While Amtrak isn't involved in the ongoing negotiations between the two sides, a work stoppage would affect its passenger service because almost all its routes outside the Northeast corridor operate on tracks maintained and dispatched by freight railroads.
Commuter rail systems in several states and cities, including Chicago, San Francisco, Washington state and Maryland are bracing for shutdowns.
Railroads are also prepared to stop shipping crops as soon as Thursday, the Consumer Brands Association reported.
"If rail shuts down, our entire agricultural system shuts down," said Republican Senator Deb Fischer of Nebraska, in a speech on the Senate floor, emphasizing that her state's farmers were counting on the upcoming harvest season. "The stakes of these rail negotiations could not be higher."
A brief work stoppage isn't expected to cause much economic disruption. But a prolonged walkout of a week or more could cripple the nation's still struggling supply chain, cause widespread shutdowns and shortages, and likely further drive up prices even as inflation remains near a 40-year high.
"At a week, you see real damage in the US economy," said economist Patrick Anderson of Anderson Economic Group, which conducts impact estimates on work stoppages.
A strike by freight train haulers would mean the delivery of new cars from the factories to dealers would mean car buyers might not get the vehicle they want on time.
Because nearly all new vehicles that must go further than 200 miles from the factory are transported by rail, it is almost a certainty that new vehicles coming to the US from Mexico or other countries will be delayed, Michael Robinet, an executive director for S&P Global Mobility, told The Associated Press.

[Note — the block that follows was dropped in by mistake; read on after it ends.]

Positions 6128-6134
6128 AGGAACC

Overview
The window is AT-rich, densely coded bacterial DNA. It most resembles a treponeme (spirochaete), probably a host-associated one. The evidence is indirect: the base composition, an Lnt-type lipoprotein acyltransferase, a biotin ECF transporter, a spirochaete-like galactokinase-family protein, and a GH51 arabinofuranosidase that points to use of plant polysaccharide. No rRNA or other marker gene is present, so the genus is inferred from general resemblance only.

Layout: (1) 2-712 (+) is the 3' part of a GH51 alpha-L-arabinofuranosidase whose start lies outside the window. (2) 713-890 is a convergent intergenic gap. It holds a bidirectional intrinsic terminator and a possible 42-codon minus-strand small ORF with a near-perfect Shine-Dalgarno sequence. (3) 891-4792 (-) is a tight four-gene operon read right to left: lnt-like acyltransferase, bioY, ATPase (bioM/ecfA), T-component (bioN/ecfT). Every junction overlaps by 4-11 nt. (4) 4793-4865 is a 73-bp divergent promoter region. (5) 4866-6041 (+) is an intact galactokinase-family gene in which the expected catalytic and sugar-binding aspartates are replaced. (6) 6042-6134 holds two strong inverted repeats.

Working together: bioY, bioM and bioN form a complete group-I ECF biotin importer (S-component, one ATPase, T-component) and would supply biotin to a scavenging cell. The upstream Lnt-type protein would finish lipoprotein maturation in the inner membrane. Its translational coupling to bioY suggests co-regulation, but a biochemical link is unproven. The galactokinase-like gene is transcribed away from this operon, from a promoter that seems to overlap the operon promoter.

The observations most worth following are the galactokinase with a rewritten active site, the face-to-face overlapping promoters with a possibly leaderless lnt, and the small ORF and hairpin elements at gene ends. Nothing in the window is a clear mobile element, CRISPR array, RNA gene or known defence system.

Automakers might face shortages of large parts and raw materials that are transported by rail.
Oil refineries might have to halt production if they don't have access to rail to ship gasoline. That could hurt consumers who would likely end up paying more for gasoline, electricity and natural gas.
About 300,000 barrels of crude oil move by rail each day, which could supply about two midsize refineries, according to American Fuel & Petroleum Manufacturers.
And about 5 million barrels of propane, representing a third of US consumption, are moved by rail monthly, the group said.
Livestock producers could see problems almost immediately if shipments of feed abruptly ended, according to the National Grain and Feed Association.
Meat and poultry groups noted the reliance on rail for shipments of feed. Every week, the nation's chicken industry receives about 27 million bushels of corn and 11 million bushels of soybean meal to feed chickens, said Tom Super, senior vice-president of the National Chicken Council.
The critical upcoming holiday selling season could be affected.
Jesse Dankert, vice-president of supply chain at the Retail Industry Leaders Association, a retail trade group that counts more than 200 retailers as its members, said that retailers are already feeling the impact from the uncertainty as some freight carriers are limiting services.
Dankert said that retailers are making contingency plans like turning to trucks to pick up some of the slack and making plans to use some of the excess inventory that it has in its distribution centers.
But she said there aren't enough trucks and drivers to meet their needs. That scarcity will only drive up costs and make inflation worse, she said.